“There was a PTSA meeting, and they were hanging out the window,” Troutman said. “It was horrible.”
The school has registered high DOE inspection ratings for classrooms because of the number of portable classrooms, Troutman said.
But the ratings have plummeted when they come to the cafeteria, library and administrative offices, hence the need for a new cafeteria, Troutman said.
Morita said the North Shore, including Kilauea is growing by leaps and bounds, and that a new cafeteria is needed to handle the influx of new students.
But whether funding is available for a new cafeteria is up in the air, because other projects statewide may have a higher priority, according to Republican House Rep. Kika G. Bukoski, District 12, from Maui.
Troutman estimated the entire project would cost about $1.2 million.
Morita said the Legislature appropriated $250,000 for the planning and design for the new cafeteria. But Gov. Lingle won’t release the funds because “she called this legislative pork,” Morita said.
Lingle also felt the Legislature should have sought funding for the entire project, Morita said.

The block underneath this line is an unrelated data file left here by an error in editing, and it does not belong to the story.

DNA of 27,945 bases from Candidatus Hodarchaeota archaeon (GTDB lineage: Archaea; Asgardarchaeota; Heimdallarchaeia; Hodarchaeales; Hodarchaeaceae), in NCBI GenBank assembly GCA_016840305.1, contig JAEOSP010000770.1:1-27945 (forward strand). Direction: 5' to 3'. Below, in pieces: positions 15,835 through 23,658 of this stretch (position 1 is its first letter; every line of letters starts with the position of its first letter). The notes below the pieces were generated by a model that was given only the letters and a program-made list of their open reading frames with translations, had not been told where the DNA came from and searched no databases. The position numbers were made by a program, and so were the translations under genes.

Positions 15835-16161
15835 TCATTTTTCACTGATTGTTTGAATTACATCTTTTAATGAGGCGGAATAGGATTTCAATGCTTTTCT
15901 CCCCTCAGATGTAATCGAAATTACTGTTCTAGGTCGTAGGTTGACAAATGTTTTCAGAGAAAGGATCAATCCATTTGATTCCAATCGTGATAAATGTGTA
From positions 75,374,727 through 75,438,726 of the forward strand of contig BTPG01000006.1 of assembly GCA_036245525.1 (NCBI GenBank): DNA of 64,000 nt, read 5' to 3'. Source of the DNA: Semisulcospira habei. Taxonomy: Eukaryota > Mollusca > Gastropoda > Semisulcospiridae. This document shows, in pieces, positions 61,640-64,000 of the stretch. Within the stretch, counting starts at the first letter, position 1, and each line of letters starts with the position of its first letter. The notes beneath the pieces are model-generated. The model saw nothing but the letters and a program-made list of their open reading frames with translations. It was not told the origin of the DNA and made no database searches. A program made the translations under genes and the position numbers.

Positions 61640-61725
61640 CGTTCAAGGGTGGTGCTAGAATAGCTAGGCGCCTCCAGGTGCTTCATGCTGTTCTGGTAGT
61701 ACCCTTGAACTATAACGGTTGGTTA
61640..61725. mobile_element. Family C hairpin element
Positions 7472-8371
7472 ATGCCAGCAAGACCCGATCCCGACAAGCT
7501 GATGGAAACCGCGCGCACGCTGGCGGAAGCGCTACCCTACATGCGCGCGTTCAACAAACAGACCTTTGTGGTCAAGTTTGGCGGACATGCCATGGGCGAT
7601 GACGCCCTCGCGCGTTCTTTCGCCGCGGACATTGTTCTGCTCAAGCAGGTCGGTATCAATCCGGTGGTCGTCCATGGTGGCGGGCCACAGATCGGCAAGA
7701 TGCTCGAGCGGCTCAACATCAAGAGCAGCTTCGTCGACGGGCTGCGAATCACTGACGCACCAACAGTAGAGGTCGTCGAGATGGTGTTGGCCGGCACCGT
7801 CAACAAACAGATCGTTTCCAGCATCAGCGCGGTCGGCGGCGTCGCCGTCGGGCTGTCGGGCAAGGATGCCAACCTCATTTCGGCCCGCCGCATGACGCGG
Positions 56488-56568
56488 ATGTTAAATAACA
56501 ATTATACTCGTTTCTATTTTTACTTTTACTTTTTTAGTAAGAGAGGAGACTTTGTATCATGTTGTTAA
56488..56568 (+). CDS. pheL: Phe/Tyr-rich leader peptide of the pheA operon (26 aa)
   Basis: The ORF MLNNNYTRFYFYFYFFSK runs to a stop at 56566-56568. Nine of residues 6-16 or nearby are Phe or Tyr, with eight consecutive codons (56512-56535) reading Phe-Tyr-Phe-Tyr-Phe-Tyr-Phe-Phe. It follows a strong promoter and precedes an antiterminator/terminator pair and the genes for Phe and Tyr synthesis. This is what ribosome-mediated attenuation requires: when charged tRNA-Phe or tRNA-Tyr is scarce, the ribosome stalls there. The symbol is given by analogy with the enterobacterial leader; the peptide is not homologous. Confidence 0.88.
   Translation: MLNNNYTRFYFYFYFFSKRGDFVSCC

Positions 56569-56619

“This isn’t pork money,” Morita said, adding that getting $250,000 for the design and planning of the cafeteria was a good start and that it could spur allocation of the construction funds one day.
The thinking of the Legislature was that “hey, if we get the planning and design money down, we are half way there to putting it on track,” Morita said.
But Morita said she will lobby her legislative peers to get the project approved, fully.
“Obviously, this is a project that has been overlooked by the DOE, the board of education, and as a legislator, it is my duty to bring it to their attention,” Morita said.
State Rep. Bukoski said that politics was not the reason the $250,000 was not being released. “I believe it is a priority issue,” Bukoski said. “It is still on the plate, and we will just work with the governor to release it.”
Bukoski said he wants to have projects in place that will provide children with the best education possible.
He said he is concerned about Kaua‘i-related projects because he was raised for a time on Kaua‘i and because many family members are from Koloa.
His father, Sam “Jumbo” Bukoski, is a retired Kaua‘i police officer, and his uncle, Frank Bukoski, is a retire Kaua‘i police lieutenant.
As the legislators left Kilauea school, they were greeted by students who carried signs denouncing the use of ice and reiterating the need for a new cafeteria.
Carrying signs were Christina Gilbert, Erika Steiner, Kori Kimura, Kandice Navarro, Breanna Concepcion-Brown, Vanessa Martinez and Robby Farias, all sixth-graders at the school.
Today, Kanoho plans to lead legislators on a tour of the new Kaua‘i Civil Defense Agency offices and the Kaua‘i Police Department offices off Kapule Highway. The legislators also plan to visit the new state judiciary building, now under consecution off Kapule Highway.
TGI staff writer Lester Chang can be reached at 245-3681, Ext. 225 or mailto:email@example.com.